Bathtubs vs. Shower Stalls in the Sale of Houses

Tub or shower? That is the question.

Tub or shower? That is the question.

Even if you don't care personally about having a tub or a shower, it does matter if you're buying or selling a house. A shower stall works well for most homeowners, but others will demand a bathtub. As a general rule, you will get more interest from potential buyers if the home has a minimum of two baths with either a shower, tub or combination of the two.

Full vs. Three-Quarter Baths

Real estate agents use the terms "full," "three-quarters" or "half" to indicate the type of baths in a home. This has nothing to do with the physical size of the room; it describes the room's fixtures. All have at least one sink and toilet, but a full bath means the house has sink, tub and a toilet, and usually some sort of showerhead. Houses listed as three-quarters have only showers in the bathroom and no tub. Some newbie realtors give showers extra weight and label the home with showers as full baths. If you're looking to buy a house, make a special note of the bathrooms to confirm the listing information. If you're selling your house, take a look at your listing information to make sure it matches your bathroom configuration.

Mini- vs. Full-Stall Showers

Homes built before 1960 typically have small baths. Back then, any extra space was given to other living areas in the home. Modern homeowners look for large baths tricked out with fireplaces, mini-bars, saunas and jetted bathtubs. Vintage homes frequently feature mini-shower stalls, while newer homes have more space in the actual stall. A home with a room-type shower enclosure may be more attractive to a buyer if you break out some wall space to enlarge the shower stall.

Combo Units

Most modern homes feature a combo unit with a bathtub and plumbing above the tub for showering. Tiled-shower combos usually get buyers more excited than plastic-insert units, but this also depends on the funkiness of the enclosure and the condition of the tile and the grout. If you have chipped tile and grout patched with caulking, do an upgrade to make your bath more attractive to resale buyers. If your house is vintage and has a tub, without the upper plumbing, take the time to add the shower plumbing extension to modernize the bath.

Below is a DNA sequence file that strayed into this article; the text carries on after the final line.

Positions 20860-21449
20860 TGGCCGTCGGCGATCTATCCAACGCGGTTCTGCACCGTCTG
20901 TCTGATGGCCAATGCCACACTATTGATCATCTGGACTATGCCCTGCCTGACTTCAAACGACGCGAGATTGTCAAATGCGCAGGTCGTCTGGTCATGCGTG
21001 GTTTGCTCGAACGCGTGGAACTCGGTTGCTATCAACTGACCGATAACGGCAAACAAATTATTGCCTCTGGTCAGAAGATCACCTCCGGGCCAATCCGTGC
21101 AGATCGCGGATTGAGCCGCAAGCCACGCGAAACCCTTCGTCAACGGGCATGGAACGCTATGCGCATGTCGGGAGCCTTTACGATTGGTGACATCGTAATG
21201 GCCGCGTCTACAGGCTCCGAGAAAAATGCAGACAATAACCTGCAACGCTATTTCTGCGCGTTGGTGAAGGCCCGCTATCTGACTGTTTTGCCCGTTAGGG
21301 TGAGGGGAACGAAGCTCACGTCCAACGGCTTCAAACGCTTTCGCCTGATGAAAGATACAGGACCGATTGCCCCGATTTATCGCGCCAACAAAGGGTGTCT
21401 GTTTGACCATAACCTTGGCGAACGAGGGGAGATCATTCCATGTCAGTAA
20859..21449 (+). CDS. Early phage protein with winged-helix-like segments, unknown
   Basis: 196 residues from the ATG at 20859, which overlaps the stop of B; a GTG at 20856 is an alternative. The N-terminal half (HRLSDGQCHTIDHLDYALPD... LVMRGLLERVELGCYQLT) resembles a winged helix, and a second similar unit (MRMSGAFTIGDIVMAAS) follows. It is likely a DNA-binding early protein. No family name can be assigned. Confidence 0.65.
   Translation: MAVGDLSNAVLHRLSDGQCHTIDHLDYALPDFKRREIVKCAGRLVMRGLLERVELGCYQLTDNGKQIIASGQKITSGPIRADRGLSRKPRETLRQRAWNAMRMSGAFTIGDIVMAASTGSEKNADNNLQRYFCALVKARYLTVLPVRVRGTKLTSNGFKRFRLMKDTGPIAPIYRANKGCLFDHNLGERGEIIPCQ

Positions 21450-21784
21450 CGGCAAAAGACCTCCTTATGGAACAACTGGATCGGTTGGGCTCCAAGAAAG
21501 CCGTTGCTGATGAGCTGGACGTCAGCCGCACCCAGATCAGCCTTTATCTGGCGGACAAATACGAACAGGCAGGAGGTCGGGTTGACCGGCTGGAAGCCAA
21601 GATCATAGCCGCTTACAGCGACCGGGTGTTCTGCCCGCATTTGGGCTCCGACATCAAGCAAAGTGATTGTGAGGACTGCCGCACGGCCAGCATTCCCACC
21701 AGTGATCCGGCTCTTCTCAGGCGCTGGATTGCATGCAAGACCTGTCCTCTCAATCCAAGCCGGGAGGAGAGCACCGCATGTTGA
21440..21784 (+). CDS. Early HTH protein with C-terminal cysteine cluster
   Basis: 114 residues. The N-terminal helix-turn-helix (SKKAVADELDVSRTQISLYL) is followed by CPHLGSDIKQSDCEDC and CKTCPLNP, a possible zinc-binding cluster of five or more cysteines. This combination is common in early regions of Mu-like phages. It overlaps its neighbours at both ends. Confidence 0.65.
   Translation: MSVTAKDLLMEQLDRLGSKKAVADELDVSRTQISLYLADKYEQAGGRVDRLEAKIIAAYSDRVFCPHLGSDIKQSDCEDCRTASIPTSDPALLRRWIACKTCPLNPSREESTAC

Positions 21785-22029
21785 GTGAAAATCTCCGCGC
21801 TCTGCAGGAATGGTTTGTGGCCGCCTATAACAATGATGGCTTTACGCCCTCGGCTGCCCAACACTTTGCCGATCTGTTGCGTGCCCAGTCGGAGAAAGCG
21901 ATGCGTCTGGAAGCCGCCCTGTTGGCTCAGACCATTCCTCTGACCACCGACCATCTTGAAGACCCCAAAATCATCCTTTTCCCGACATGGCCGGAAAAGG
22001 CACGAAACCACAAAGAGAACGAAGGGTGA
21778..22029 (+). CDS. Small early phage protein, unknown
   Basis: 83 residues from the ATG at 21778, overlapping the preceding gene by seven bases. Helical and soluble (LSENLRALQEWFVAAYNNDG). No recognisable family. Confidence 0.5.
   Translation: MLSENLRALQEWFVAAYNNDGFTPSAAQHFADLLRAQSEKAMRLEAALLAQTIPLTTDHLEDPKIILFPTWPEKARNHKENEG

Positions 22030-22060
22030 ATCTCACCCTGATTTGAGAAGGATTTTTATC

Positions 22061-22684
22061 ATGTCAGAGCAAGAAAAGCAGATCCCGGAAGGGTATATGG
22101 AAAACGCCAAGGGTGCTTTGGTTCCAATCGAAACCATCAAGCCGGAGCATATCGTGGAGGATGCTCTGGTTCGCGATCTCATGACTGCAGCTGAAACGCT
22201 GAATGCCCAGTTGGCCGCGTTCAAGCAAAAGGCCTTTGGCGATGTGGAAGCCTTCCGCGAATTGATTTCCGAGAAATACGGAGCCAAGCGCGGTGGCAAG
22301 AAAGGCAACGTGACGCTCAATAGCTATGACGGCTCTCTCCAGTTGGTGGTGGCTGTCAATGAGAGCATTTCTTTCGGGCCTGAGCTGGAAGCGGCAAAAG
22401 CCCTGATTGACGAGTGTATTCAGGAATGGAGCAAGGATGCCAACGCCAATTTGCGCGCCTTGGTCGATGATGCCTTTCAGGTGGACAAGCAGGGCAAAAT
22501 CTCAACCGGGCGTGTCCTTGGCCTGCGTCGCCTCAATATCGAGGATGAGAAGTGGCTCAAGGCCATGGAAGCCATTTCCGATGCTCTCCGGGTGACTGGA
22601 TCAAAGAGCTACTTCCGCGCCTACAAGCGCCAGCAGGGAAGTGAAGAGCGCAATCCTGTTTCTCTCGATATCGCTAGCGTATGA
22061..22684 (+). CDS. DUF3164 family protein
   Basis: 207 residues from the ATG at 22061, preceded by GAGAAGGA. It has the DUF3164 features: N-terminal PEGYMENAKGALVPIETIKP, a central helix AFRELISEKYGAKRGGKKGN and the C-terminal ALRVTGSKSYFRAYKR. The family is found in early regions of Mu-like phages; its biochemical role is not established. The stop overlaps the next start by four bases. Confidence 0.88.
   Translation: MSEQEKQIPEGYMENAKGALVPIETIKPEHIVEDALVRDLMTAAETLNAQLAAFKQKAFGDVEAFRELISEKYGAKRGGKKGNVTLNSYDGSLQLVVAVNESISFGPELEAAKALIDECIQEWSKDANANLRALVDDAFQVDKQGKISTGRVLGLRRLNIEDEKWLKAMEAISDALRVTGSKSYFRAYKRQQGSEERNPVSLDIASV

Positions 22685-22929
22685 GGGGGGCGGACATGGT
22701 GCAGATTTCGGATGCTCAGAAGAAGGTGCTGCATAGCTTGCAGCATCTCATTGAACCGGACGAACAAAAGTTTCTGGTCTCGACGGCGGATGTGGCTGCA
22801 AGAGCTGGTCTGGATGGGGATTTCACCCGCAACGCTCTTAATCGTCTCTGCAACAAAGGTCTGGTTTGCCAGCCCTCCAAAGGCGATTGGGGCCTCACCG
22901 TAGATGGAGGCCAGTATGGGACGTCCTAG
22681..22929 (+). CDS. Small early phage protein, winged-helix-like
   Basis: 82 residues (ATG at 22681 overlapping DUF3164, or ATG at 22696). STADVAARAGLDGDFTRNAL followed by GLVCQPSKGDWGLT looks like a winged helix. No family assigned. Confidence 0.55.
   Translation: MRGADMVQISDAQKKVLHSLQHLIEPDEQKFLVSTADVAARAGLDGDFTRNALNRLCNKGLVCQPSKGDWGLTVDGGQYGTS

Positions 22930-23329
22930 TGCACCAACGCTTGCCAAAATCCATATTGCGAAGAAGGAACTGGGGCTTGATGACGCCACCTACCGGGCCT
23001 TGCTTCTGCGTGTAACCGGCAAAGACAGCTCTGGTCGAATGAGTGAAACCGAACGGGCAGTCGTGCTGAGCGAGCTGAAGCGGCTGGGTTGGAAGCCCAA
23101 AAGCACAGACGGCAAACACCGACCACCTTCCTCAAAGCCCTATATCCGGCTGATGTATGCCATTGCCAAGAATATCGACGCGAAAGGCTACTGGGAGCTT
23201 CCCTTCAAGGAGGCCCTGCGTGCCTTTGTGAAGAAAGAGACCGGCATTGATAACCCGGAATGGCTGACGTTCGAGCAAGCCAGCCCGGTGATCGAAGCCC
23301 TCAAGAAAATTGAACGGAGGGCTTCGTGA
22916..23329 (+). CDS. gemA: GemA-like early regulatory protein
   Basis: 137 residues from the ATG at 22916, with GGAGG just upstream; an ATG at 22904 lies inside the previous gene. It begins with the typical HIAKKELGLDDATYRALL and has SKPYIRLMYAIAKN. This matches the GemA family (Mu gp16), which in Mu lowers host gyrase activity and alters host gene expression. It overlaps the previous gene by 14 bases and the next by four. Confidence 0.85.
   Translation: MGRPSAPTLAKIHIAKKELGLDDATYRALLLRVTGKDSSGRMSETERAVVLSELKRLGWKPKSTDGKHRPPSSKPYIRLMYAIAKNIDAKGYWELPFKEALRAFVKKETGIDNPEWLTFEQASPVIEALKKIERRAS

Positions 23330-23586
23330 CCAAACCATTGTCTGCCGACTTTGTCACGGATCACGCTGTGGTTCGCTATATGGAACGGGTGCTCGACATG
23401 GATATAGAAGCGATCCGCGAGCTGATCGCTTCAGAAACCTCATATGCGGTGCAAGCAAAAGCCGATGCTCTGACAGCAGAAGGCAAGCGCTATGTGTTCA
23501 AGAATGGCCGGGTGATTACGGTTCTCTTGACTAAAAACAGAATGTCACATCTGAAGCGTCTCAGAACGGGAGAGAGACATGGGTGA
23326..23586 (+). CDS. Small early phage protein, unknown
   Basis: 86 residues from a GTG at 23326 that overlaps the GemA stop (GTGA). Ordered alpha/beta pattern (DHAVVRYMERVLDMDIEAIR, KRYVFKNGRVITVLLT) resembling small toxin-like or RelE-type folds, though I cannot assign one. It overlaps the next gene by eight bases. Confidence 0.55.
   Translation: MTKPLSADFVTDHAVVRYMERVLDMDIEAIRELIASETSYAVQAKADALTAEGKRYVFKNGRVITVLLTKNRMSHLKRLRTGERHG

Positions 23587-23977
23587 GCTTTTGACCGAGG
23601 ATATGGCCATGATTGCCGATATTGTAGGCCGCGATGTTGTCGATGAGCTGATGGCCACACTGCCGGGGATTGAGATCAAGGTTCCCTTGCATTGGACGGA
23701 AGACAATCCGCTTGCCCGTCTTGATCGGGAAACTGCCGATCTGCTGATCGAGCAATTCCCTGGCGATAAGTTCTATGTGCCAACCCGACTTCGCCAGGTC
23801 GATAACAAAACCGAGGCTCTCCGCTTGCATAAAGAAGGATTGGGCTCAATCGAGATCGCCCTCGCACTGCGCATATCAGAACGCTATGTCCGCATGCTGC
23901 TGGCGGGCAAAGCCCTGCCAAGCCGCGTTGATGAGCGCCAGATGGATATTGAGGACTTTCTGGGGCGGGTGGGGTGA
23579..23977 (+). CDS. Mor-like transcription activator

Separate Plumbing and More

Some homes feature the shower and tub as separate bath components. Large families undoubtedly find this feature attractive since two people can use the facilities at the same time. While this can make the home more attractive to buyers, it may not be the only change you'll need to make. Buyers looking for this type of bath frequently want other features older homes also typically lack, including open floor plans, spacious walk-in closets and living rooms opening to the great outdoors -- for urban dwellers, this means your backyard.

About the Author

*I have written chapters and articles for Oxford and Harvard University Presses, ABC-CLIO, and others. Arcadia Press published two of my local history texts and I have also written for numerous "article sites," including Pagewise in 2002. My "How to become a...real estate agent" is available as an online text from a Canadian publisher. *I taught writing courses at a branch campus of Indiana University. *I held a California real estate license and have remodeled four of my own homes and advised others on financing homes, repairing credit to qualify for loans, and managing construction (including meeting local, state, and federal regulations for restoration and development grants). *I served as an AmeriCorps*VISTA volunteer and wrote nearly $75,000 in small education grants (under $1,000). *My travels include frequent road trips in Canada, Mexico, U.S., and Europe. I attended school at Cambridge University and used this as a base to explore the UK and Europe.

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